With Steve Beuerlein and Steve Tasker no longer listed as NFL On CBS game analysts for the 2019 season, the network has elevated CBS Sports Network college analyst and periodic NFL kicking analyst and sideline reporter Jay Feely to full-time NFL work this year.
Feely, who was an NFL kicker for 14 years until the end of the 2014 season, will call six to seven games this season alongside Tom McCarthy, a CBS Sports spokesman said. For game weeks where he’s not an analyst, Feely will periodically serve as a roving reporter for different broadcast teams as part of a group that includes Amanda Balionis and John Schriffen. At CBS’ NFL media day last week in New York, Feely spoke with Awful Announcing about getting into broadcasting, what he’ll miss about calling college football, and how CBS basically invented a new role for him nearly four years ago to get his start on NFL games.
“I’m excited to be on NFL coverage full time,” Feely told AA. “It’s where all my relationships are, it’s where I know people. It’s where I’m comfortable.”
Feely described getting to call NFL games on a regular basis as a five-year process. The 43-year-old got his start in broadcasting because he loved the opportunity to talk to people about sports.
“Football has given so much to my family,” Feely said. “And it’s awesome to get paid to go and watch a game that you’d want to go to anyway, and talk about a game that you love.”
The former Falcon, Giant, Dolphin, Cardinal, and Bear was a free agent when he called his first college game for CBS Sports Network, a Nov. 1, 2014 game between BYU and Middle Tennessee State. Feely played four games for Chicago that December and retired at 38. He worked his first full college season in 2015 and called a couple of games as an NFL sideline analyst after his NCAA duties were complete.
“I did a couple of games,” Feely said, “and there were some plays special teams-wise that happened and they kind of just threw it down to me and I broke it down on the sideline and they kinda liked it.”
So CBS toyed around the idea of having Feely work bigger games as what the network termed a kicking analyst.
“I think we created that position,” he said with a laugh. “You don’t have somebody who talks about that, who understands and is an expert about kicking positions. Special teams is so much a part of the game but it gets overlooked.”
Feely debuted as the kicking analyst for CBS’ AFC divisional playoff game between Pittsburgh and Denver on Jan. 17, 2016 with Jim Nantz, Phil Simms, and Tracy Wolfson. Feely said he wasn’t, nor has he ever been, nervous during that or any broadcast.
“I mean you can’t fear failure,” he said. “And that’s something that I’ve always learned from kicking. You’re gonna at times screw up and Awful Announcing is gonna write an article about me. You just have to roll with that and enjoy it and understand that usually your failures lead to your greatest successes.”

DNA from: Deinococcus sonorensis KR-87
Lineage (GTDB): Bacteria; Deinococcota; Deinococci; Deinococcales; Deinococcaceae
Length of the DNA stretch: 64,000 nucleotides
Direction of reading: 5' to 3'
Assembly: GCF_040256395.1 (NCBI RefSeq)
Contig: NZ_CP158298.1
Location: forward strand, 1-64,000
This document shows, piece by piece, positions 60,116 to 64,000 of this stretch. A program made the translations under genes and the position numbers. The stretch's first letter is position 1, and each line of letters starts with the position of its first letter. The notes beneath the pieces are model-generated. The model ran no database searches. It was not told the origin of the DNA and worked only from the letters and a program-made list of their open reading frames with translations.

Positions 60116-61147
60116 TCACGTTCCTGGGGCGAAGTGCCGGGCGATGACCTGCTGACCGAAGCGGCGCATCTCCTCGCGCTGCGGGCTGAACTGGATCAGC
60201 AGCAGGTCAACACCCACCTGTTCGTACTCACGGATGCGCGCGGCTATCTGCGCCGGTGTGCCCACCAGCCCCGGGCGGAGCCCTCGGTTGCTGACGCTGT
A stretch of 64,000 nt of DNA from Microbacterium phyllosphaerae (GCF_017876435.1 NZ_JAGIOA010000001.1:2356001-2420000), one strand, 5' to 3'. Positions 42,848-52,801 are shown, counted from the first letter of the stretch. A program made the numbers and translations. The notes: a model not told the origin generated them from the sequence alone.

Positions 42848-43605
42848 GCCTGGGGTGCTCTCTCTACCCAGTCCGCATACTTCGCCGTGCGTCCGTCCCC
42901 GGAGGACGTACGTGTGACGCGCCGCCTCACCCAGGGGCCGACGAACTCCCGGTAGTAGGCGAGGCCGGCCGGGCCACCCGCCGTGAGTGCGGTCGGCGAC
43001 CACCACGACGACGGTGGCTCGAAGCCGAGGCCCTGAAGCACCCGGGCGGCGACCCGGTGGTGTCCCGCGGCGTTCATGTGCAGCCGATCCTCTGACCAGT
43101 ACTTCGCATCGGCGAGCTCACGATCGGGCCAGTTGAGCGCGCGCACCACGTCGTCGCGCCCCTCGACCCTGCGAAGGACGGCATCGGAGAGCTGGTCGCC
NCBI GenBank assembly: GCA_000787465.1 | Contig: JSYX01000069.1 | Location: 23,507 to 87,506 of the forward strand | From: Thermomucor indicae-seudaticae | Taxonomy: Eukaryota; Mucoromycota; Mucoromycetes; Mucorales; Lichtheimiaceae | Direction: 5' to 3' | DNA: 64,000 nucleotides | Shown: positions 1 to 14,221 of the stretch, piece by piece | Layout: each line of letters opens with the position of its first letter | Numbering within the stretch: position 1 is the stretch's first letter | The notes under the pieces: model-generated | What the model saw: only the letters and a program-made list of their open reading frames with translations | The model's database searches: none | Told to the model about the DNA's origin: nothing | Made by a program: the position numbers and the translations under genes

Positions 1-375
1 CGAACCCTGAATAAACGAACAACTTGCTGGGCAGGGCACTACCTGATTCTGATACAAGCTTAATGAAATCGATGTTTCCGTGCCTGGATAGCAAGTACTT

CBS liked it enough that Feely was on the call for the Denver-New England AFC title game and for Super Bowl 50 between Denver and Carolina. Since then, Feely’s had the opportunity to prove himself on both college and pro games in his quest to be, in his words, the only kicker who’s called games full time besides the legendary Pat Summerall.
“We’ve talked about it throughout the past couple of years, and it’s something that I’ve always wanted to do,” Feely said. “So you’ve gotta be grateful for it and take advantage of it and go out there do the very best you can to make the game fun, make it enjoyable and try to bring knowledge to the fans so you add something to their viewing experience.”
Feely and McCarthy have yet to call a practice game together, Feely said, but seemed confident that he and his new partner would be on the same page when they call their first game, which CBS has yet to announce. Whenever that is, Feely said he’ll be ready.
“I prepare, I think, as hard as anybody in the game does,” he said. “I study the game as much as possible and really just try to be a student of the game.”
Feely said he’ll definitely miss calling Army games and meeting young cadets, who he has a special appreciation for since two of his brothers have served. But he’s also one of the few CBS NFL analysts who recently played and has relevant relationships with many active players and coaches.
“I think that allows you to do a better job as a broadcaster,” Feely said. “It gives you, obviously, a better window into what they’re thinking. A lot of times they’re more honest with you [in meetings] because they know they can trust you. And you have a relationship with them.”
Feely said he’s really looking forward to sitting in production meetings before his games with coaches and players, trying to soak up everything going on as each team makes its final preparations.
“There are so many different styles and ways to succeed,” he said, “and so it’s fascinating to kind of get inside someone’s mind and see how they do it. You understand right away if somebody knows what they’re doing, if they understand the game or not. It’s always, to me, a privilege to be in those meetings and I take it that way.”
Jay Feely certainly took a somewhat unique route to his current success, and we’ll see if he can parlay that into a strong first season working his first full-time package of NFL games.
Photo credit: CBS Sports